River boats make a splash in tradition and tourism

Boat driver Rosman Abu Talib on the Iban traditional boat.

KUCHING: Traditional boats (the sampan or locally known as tambang) are still an important form of transport in Sarawak, with its vast network of rivers. Where once the boats were mainly for fishing and transport, they have now become tourist attractions too, with tourists taken on sightseeing tours of the city.

Tourists can hop on board for a reasonable price and cruise along, past some of the city’s famous landmarks and heritage buildings such as the Astana (official residence of the Yang di-Pertua Negeri Sarawak), Sarawak State Legislative Assembly as well as the Fort Margherita (a fort constructed by Charles Brooke in 1879).

Tourists can also find traditional Malay villages along the riverbanks and drop by at the cake shop across Kuching waterfront for a taste of the Sarawak layer cake.

The fare is RM19 an hour for adults and RM9 for children.

Rosman Abu Talib, who had been driving tourists in tambang for the past eight years, said business has always been good especially during the June and December school holidays.

“People enjoy going sightseeing by taking a cruise by tambang. It’s a different experience. If they’re lucky enough, they can even spot crocodiles in the river,” he said, chuckling.

The Malay and Iban traditional boats parked at the jetty.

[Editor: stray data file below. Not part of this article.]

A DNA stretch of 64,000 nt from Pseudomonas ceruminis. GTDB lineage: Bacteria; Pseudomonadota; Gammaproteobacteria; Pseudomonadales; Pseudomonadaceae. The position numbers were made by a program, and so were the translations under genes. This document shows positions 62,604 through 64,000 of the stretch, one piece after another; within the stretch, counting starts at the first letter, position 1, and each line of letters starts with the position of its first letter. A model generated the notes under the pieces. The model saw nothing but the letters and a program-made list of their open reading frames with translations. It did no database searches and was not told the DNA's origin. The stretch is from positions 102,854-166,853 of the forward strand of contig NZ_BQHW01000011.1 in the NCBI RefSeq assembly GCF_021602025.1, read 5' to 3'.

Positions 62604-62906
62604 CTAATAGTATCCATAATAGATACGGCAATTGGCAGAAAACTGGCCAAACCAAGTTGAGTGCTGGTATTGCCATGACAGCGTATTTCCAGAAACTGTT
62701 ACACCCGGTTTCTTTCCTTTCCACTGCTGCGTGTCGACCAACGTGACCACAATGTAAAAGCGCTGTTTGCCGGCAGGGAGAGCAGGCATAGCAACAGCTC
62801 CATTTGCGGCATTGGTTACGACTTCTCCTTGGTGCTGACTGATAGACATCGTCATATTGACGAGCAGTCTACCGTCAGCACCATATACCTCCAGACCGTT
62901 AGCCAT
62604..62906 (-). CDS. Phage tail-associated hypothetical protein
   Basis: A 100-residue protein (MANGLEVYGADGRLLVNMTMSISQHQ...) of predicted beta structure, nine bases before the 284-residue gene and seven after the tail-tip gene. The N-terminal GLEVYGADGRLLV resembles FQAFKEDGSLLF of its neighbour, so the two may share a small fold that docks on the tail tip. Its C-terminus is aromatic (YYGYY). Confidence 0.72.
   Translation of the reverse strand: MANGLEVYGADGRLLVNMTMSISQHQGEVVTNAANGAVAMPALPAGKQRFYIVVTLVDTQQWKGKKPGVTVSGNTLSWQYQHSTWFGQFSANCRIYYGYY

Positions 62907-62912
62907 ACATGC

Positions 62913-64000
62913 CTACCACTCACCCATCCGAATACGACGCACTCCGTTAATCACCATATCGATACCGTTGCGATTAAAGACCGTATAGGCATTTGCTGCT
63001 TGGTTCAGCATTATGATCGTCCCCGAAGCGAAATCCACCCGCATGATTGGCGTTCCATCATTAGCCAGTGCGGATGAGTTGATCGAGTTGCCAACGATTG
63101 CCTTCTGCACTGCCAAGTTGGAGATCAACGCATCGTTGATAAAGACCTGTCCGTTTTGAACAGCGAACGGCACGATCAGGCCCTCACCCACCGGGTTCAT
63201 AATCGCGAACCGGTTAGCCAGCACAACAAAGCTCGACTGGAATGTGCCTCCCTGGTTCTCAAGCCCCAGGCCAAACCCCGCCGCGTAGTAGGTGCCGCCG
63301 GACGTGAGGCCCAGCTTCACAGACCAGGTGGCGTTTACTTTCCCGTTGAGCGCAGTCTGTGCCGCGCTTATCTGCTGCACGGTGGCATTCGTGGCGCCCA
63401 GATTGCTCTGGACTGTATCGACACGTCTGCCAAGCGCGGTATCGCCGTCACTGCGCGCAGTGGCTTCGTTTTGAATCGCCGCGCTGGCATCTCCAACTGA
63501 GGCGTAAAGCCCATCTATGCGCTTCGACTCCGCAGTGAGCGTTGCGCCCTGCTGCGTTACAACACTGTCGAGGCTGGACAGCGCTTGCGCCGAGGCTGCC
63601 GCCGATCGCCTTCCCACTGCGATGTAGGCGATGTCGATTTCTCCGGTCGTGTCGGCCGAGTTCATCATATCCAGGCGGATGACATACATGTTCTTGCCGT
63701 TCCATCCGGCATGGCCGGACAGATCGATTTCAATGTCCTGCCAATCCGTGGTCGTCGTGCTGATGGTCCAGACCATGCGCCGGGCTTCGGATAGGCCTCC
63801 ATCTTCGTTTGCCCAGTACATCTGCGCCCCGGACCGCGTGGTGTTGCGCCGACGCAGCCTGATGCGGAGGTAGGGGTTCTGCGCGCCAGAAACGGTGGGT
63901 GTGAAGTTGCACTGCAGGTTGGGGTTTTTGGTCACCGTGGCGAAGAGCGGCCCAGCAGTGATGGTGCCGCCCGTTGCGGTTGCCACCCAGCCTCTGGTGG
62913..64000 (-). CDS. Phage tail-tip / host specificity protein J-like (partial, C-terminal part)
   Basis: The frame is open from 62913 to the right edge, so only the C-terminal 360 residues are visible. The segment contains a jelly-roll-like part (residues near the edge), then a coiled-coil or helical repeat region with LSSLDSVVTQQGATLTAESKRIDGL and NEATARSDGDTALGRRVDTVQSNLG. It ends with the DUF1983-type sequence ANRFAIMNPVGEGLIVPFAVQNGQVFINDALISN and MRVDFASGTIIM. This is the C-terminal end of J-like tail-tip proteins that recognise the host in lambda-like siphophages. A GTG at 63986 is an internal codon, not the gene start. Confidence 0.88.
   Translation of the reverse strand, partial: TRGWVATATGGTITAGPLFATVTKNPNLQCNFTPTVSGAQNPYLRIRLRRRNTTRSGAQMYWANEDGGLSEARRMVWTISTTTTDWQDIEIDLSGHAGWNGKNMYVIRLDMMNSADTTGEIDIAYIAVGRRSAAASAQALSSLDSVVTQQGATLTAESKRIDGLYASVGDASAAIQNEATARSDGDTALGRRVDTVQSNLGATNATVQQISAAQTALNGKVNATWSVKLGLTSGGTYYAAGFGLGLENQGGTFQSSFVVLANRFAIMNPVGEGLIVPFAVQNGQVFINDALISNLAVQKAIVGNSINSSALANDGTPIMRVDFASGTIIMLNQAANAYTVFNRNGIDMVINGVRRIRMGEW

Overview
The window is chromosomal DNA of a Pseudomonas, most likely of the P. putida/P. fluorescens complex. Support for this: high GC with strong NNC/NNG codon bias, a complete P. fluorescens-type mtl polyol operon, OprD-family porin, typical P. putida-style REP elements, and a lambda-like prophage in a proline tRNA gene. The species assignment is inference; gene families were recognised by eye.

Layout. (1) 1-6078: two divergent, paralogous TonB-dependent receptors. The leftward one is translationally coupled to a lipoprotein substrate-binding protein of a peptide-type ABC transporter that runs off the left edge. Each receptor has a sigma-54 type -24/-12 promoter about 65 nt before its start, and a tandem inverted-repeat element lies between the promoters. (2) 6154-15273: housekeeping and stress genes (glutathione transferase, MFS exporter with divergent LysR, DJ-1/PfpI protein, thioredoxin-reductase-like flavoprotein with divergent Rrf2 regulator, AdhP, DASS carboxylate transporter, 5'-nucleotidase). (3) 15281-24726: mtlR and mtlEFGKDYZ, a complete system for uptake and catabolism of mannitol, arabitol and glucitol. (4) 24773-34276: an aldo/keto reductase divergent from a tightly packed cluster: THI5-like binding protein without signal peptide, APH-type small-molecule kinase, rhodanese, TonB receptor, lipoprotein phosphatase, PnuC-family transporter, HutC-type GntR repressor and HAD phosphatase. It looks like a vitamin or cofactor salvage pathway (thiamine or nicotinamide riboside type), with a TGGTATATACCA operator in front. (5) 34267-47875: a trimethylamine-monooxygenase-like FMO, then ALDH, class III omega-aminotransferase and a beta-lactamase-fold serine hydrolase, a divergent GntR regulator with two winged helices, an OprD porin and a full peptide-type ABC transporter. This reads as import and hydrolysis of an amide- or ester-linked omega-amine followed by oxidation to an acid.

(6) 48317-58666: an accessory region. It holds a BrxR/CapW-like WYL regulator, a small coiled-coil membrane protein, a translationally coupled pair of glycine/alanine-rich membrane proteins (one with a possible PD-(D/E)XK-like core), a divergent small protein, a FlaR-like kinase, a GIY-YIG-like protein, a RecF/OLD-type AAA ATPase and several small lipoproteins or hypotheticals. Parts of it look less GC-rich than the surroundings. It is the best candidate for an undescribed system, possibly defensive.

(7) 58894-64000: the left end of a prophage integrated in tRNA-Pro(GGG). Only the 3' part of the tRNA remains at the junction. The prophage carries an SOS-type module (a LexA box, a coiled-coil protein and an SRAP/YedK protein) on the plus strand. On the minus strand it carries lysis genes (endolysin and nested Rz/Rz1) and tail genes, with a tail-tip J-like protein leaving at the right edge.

But the crocodiles are harmless, he said, and had never harmed anyone.

Rosman, 40, lives downstream at Kampung Pulo. He also builds traditional boats for his employer.

“I don’t build my own boats because everything is modern nowadays. We can also walk across the Darul Hana bridge (connects the Kuching waterfront to Petrajaya) to get to the other side of the river. We don’t really need a boat like we used to before,” he told FMT.

Traditional boats seen meandering along the Sarawak river under the Darul Hana bridge connecting Kuching waterfront to Petrajaya.

Rosman said the boat-making skills were passed down in his family from one generation to the other. “My father, grandfather and great-grandfather earned their living as boat drivers and boat-makers. The boats built by my great-grandfather in 1929 are still parked at the riverbank near my home.”

“Although they’re a bit faulty now but their basic foundations are still strong,” he said.

Iban, Malay and Orang Ulu traditional boats show differences in designs and patterns. A Malay traditional boat has a zinc roof, while the Iban and Orang Ulu use bamboo.

A Malay traditional boat.

Other boats used as river taxis belong to the Malay community living at the riverbanks, he said.

“There are a lot of ethnic groups in Sarawak and it’s quite sad because most of the younger generation today are unaware of the history of traditional boats and the skills involved.”

“Traditional boats must not be forgotten. Our children must be taught about the hardship that their ancestors experienced as fishermen and boat drivers.”

He was glad that his second child had shown interest in boat-making. “I will definitely pass down my skills to him, just like my father did to me,” he said.